The Bible is full of examples of the struggle between good and evil or between Satan and God. In East of Eden Cathy, mother of the Trask boys, abandons them soon after birth, choosing to be a prostitute instead. She is always contemplating how to trick this person or that out of money, or obtaining items with which she can blackmail them, even killing to gain position. When Adam finally finds her after many years of not knowing where she was, Cathy thinks she can continue to manipulate him, but he finally sees that she is so evil that she doesn't recognize goodness in other people. When Cal meets her, he fears that the evil he sees in his mother also resides within him. It becomes a daily battle he rages against himself, trying to thwart what he sees as a genetic predisposition to be evil. Forgiveness, a very biblical word, factors strongly into the story line.

The Cain and Abel story takes up less than one chapter of Genesis, the first book of the Bible. Little is known about these first boys and their lives but in them we see ourselves, striving to be pleasing to God yet wanting our own way. Steinbeck took that story and wrote a rather long book to show us how these are our struggles, too. That is pretty brilliant writing, I'd say.

-Anne


20 comments:

  1. The article you mention sounds fascinating and I enjoyed your review of East of Eden. A meaningful Scripture to me is when Paul writes, Why do I not do the good that I want to do, and why do I do the things I do not want to do. An eternal question for me.

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  2. Sometimes those books that we fight through are the ones that stick with us.

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  3. This is my favorite piece of literary fiction on Earth.

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  4. Congrats on finishing this one! It's a classic that I still need/want to read. Someday soon, I hope. :)

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  5. I loved this book when I read it in my 20's, but not so sure I can handle Steinbeck's world 30 yrs later. I've been nervous about rereading it.

    I remember really enjoying that conversation about 'mayest' and seeing how various religious groups choose a certain translation that suits them and what it then says about how they practice their religion. The flow-on effects of how one word is translated was quite astonishing. It made me wonder just how many other words and phrases in the bible had interesting translation variations.

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    1. I don't think I would even consider rereading it.For one thing the racism was rampant.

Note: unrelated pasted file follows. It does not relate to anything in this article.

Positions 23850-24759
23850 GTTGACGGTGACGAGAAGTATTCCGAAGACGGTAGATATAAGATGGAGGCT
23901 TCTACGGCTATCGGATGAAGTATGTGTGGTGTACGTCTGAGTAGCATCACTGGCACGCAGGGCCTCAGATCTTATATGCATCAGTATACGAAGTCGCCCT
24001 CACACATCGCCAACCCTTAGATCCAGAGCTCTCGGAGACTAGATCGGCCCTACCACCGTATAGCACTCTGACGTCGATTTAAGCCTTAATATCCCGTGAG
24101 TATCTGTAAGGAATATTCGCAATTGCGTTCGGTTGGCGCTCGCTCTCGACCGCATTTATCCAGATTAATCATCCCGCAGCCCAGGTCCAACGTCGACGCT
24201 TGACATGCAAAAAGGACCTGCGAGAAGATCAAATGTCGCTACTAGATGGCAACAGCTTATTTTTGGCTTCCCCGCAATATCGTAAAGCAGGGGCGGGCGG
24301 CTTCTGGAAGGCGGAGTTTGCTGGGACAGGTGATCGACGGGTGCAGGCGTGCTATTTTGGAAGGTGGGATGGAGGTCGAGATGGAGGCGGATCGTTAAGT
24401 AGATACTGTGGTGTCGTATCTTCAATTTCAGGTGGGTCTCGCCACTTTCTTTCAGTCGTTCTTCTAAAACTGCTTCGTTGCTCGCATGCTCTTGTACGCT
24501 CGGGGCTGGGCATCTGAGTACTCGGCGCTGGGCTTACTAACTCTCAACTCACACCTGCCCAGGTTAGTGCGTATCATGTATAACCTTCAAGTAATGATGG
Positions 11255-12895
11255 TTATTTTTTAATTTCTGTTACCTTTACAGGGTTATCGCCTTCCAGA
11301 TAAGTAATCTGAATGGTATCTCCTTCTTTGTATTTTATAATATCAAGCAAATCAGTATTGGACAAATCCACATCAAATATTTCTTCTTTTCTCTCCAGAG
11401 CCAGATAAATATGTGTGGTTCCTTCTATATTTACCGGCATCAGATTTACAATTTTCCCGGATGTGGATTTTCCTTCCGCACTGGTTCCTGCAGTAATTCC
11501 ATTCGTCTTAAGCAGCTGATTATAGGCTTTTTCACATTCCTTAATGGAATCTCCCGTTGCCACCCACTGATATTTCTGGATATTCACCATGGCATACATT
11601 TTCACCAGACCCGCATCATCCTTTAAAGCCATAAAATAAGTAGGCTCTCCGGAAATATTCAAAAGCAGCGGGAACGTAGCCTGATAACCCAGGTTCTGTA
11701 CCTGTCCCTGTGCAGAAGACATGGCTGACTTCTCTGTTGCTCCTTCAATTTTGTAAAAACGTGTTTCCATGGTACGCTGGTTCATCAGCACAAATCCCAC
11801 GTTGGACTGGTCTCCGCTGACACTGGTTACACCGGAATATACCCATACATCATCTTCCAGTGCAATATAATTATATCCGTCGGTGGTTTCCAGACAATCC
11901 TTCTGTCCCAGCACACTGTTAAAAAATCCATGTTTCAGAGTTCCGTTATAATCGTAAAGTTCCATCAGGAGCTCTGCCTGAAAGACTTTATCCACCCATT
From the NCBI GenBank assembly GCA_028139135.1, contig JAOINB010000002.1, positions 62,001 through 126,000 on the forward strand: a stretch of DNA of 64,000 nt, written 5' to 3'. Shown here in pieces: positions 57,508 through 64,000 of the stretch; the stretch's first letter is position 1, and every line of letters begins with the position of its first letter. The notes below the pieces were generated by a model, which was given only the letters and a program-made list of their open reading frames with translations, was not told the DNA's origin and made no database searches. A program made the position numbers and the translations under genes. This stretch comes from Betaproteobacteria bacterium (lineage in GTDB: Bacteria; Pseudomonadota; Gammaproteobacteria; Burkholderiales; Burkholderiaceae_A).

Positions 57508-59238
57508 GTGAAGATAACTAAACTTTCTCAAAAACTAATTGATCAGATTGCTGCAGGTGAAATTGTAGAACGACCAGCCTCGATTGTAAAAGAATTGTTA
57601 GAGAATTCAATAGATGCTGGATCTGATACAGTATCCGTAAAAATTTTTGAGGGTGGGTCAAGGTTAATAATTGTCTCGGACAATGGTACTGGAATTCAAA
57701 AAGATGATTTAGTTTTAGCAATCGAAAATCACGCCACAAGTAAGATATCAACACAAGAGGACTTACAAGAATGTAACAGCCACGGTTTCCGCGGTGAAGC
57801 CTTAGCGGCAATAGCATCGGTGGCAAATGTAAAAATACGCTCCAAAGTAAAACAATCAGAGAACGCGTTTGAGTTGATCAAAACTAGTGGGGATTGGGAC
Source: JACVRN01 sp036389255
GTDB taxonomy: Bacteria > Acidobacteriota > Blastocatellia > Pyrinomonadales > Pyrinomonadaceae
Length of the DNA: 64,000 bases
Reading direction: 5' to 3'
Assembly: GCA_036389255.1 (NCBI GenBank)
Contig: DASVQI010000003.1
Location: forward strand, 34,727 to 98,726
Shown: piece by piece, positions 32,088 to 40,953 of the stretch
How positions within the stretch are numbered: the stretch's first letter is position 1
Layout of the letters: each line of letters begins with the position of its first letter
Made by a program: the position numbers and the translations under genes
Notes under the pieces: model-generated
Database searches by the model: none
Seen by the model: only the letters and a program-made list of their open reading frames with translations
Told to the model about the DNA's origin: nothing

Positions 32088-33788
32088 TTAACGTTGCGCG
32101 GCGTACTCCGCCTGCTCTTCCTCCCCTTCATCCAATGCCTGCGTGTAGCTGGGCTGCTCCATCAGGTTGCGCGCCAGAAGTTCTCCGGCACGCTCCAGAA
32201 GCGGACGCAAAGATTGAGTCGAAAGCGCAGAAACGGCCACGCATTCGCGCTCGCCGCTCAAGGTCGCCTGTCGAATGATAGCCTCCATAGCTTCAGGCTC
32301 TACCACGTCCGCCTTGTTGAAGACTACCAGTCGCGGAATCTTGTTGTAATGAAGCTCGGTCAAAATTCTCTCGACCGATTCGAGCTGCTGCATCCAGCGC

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  6. Thank you for the review of a book I read decades ago! but it was your first paragraphs that got my attention. Thank you for this.

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  7. I've seen the movie which I really enjoyed - going to have to pick up the novel one of these days.

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    1. Well, it is a COMMITMENT to read this book. @600 pages one has to be very commmited to it. The movie covers only the last half of the book.

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  8. I can’t say I’ve ever considered reading this one, I just don’t know much about it, so thanks. Not sure I’m prepared for the commitment right now! But, I do agree about the forgetting. That is one of the main reasons I started blogging. It helps me remember the books, so I can do a better job of recommending to others. Well, I could, before I retired...

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  9. Congrats on finishing this classic and finding something in it that interested you. I haven't read it yet but hope to in the future. In general was it a slog? Or did it start to roll at the half way point?

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    1. Well, I am not sure. I started listening to the audiobook bumped up to 1.5 speed. Ha! I was literally able to race through the second half of the book for that reason.

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  10. My daughter read this book as a senior in high school for a class and said she enjoyed it even though it was so darn long (the class was called The Long Novel so she really shouldn't have been surprised).

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    1. I wish I'd had the benefit of a class discussion to spur me on.

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  11. It's been about 30 years since I read this and now you have me wanting to reread it.

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    1. Keep in mind the commitment it requires...600 pages of not very fast action.